It’s often the older demographic that is perceived as vulnerable to online scams, but frankly the young and naive are just as susceptible, and social media scammers take full advantage of this with their Instagram Scams.
The finance side of Instagram features plenty of lavish influencers living large, showing off the riches they earned through savvy investments – sports cars, designer clothes, five star hotel holidays in Dubai. No doubt some of these accounts depict the legitimately lucrative, but others are just fake fronts for investment scams.
For those living vicariously through the luxury of others, an offer from a flashy finance influencer is hard to turn down. However, a significant percentage of these will be straight up scams, often using classic tactics to get the starry-eyed to send over their ‘investments’ for ‘quick returns’ that never show. Cryptocurrency such as Bitcoin can often factor into these frauds, as it’s a market on trend with the digitally native demographic.
Now, we’re not saying that you shouldn’t be interacting with other investors on social media. Just keep in mind the old adage ‘all that glitters is not gold’, that your average Instagrammers advice is not professional, and yes it bears repeating – don’t wire your money to complete strangers!
4. Avoid Using Lazy Passwords
These days, we’re tasked with juggling an increasing amount of logins, between our accounts for work, social media, subscription services… it’s a lot to remember, and it’s tempting to get lazy and repetitive with our password choices just out of sheer convenience. Of course, that’s exactly what hackers are counting on, and it doesn’t take much to imagine how serious the consequences could be, particularly when it involves financial information.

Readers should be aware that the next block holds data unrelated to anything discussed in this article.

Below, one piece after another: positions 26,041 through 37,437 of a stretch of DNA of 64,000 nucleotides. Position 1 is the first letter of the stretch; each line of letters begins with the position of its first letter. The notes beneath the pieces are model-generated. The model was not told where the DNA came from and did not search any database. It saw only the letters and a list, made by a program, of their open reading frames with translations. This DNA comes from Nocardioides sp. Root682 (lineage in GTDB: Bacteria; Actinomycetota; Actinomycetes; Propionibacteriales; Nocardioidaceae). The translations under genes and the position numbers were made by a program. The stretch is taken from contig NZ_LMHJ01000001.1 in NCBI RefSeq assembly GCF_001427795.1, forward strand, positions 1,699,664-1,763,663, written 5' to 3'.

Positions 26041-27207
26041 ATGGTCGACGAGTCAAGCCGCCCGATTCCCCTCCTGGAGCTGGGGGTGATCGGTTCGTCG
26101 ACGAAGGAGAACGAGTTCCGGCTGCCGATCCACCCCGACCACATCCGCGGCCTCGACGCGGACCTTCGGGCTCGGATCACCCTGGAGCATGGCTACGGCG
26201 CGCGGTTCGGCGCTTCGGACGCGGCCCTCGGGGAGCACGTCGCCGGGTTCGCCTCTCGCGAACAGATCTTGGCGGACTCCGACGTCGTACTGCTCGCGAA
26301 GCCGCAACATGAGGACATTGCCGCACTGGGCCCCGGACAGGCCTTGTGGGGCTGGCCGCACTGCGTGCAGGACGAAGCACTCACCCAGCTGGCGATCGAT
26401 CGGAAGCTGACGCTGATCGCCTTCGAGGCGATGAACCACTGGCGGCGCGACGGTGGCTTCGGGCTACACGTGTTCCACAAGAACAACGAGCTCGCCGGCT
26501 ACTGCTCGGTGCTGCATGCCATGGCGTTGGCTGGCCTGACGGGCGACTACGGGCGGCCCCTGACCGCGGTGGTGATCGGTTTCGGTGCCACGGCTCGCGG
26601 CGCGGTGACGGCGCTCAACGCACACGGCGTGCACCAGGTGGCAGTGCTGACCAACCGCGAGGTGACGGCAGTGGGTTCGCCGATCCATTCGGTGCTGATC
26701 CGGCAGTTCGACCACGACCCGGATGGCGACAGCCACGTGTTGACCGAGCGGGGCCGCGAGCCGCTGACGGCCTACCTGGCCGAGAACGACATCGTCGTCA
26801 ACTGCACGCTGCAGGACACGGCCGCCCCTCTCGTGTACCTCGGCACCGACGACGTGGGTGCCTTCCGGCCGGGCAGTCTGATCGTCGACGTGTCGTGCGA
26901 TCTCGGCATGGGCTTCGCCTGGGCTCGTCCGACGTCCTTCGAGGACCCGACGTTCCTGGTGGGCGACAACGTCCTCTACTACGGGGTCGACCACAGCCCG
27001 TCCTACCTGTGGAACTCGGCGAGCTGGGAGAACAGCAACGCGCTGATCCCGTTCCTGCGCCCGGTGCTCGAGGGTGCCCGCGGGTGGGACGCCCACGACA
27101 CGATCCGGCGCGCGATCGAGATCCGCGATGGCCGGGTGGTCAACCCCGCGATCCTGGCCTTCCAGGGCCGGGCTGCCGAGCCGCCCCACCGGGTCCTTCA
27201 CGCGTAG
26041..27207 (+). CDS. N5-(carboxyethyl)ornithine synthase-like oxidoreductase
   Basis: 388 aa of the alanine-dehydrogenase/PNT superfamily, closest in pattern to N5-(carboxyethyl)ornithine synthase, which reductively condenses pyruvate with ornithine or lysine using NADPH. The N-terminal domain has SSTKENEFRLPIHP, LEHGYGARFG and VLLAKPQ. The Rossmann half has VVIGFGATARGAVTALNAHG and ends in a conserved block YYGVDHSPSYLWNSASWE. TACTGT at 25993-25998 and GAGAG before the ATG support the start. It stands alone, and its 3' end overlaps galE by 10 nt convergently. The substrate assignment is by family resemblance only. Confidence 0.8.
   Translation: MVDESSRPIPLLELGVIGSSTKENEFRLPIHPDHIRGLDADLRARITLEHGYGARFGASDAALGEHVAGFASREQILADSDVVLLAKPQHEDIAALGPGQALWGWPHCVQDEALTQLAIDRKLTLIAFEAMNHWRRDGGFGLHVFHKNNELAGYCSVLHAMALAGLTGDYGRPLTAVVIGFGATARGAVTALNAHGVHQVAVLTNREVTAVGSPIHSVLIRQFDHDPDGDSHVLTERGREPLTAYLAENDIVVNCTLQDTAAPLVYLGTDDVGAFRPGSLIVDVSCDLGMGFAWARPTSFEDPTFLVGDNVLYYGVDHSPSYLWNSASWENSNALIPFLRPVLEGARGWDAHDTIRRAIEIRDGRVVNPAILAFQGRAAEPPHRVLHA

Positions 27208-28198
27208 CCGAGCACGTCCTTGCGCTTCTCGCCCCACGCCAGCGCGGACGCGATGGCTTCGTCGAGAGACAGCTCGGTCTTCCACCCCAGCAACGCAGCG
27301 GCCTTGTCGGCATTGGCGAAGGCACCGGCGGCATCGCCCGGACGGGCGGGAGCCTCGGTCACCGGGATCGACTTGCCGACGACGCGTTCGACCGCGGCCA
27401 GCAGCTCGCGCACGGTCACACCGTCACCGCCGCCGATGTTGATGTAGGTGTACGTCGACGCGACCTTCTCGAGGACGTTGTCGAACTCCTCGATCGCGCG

To make your passwords tougher to crack, make them unique to each account and try for at least eight characters featuring a mix of letters (upper and lower case), numbers and ‘special’ characters (think exclamation marks or asterisks). Try not to use obvious personal references that other people would know about, and set up two-step authentications for account access.
Of course, increasing the variety and complexity of your passwords makes them harder to keep track of – which is why extensions like LastPass can be so handy to have.
5. Install Security Software
Following basic safety precautions online, in combination with a modicum of financial sense, should help you steer clear of most scams and security risks. Still, no matter how confident you are, you’d be a fool not to invest in another layer of defence with antivirus software.
There are all manner of nasty viruses out there just looking to harvest your precious information. Serious amounts of money have been taken from bank accounts by Keyloggers – programmes which record keystrokes in order to crack passwords. If scammers fancy you a soft and lucrative target, you could be bled dry with Ransomware. As the name suggests, Ransomware holds your computer files hostage until you submit whatever the scammers want from you, typically extorting Bitcoin payments.
Programmes such as these can be disguised as legitimate downloads – yet another reason not to open hyperlinks or attachments from sources you’re unsure about. Thankfully, these scams can be thwarted ahead of time by installing a protective antivirus that can detect and quarantine potentially malicious software.